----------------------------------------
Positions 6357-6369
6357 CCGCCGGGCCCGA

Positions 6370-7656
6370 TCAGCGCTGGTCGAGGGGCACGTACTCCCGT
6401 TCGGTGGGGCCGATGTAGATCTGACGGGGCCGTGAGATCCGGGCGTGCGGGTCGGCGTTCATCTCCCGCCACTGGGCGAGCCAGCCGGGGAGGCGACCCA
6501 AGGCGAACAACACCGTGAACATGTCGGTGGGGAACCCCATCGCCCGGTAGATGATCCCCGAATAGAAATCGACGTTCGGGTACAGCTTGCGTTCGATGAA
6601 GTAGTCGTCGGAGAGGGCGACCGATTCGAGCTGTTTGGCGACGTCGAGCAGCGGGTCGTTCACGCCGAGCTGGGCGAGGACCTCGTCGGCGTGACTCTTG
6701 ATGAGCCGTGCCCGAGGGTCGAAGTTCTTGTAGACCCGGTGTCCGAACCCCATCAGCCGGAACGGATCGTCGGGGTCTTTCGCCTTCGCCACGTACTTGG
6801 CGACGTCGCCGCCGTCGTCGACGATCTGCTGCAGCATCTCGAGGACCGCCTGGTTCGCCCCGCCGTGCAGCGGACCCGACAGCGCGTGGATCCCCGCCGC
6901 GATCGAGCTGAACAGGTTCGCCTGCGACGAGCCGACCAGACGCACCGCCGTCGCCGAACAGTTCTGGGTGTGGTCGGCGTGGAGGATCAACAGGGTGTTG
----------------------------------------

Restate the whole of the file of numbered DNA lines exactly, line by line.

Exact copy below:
Positions 6357-6369
6357 CCGCCGGGCCCGA

Positions 6370-7656
6370 TCAGCGCTGGTCGAGGGGCACGTACTCCCGT
6401 TCGGTGGGGCCGATGTAGATCTGACGGGGCCGTGAGATCCGGGCGTGCGGGTCGGCGTTCATCTCCCGCCACTGGGCGAGCCAGCCGGGGAGGCGACCCA
6501 AGGCGAACAACACCGTGAACATGTCGGTGGGGAACCCCATCGCCCGGTAGATGATCCCCGAATAGAAATCGACGTTCGGGTACAGCTTGCGTTCGATGAA
6601 GTAGTCGTCGGAGAGGGCGACCGATTCGAGCTGTTTGGCGACGTCGAGCAGCGGGTCGTTCACGCCGAGCTGGGCGAGGACCTCGTCGGCGTGACTCTTG
6701 ATGAGCCGTGCCCGAGGGTCGAAGTTCTTGTAGACCCGGTGTCCGAACCCCATCAGCCGGAACGGATCGTCGGGGTCTTTCGCCTTCGCCACGTACTTGG
6801 CGACGTCGCCGCCGTCGTCGACGATCTGCTGCAGCATCTCGAGGACCGCCTGGTTCGCCCCGCCGTGCAGCGGACCCGACAGCGCGTGGATCCCCGCCGC
6901 GATCGAGCTGAACAGGTTCGCCTGCGACGAGCCGACCAGACGCACCGCCGTCGCCGAACAGTTCTGGGTGTGGTCGGCGTGGAGGATCAACAGGGTGTTG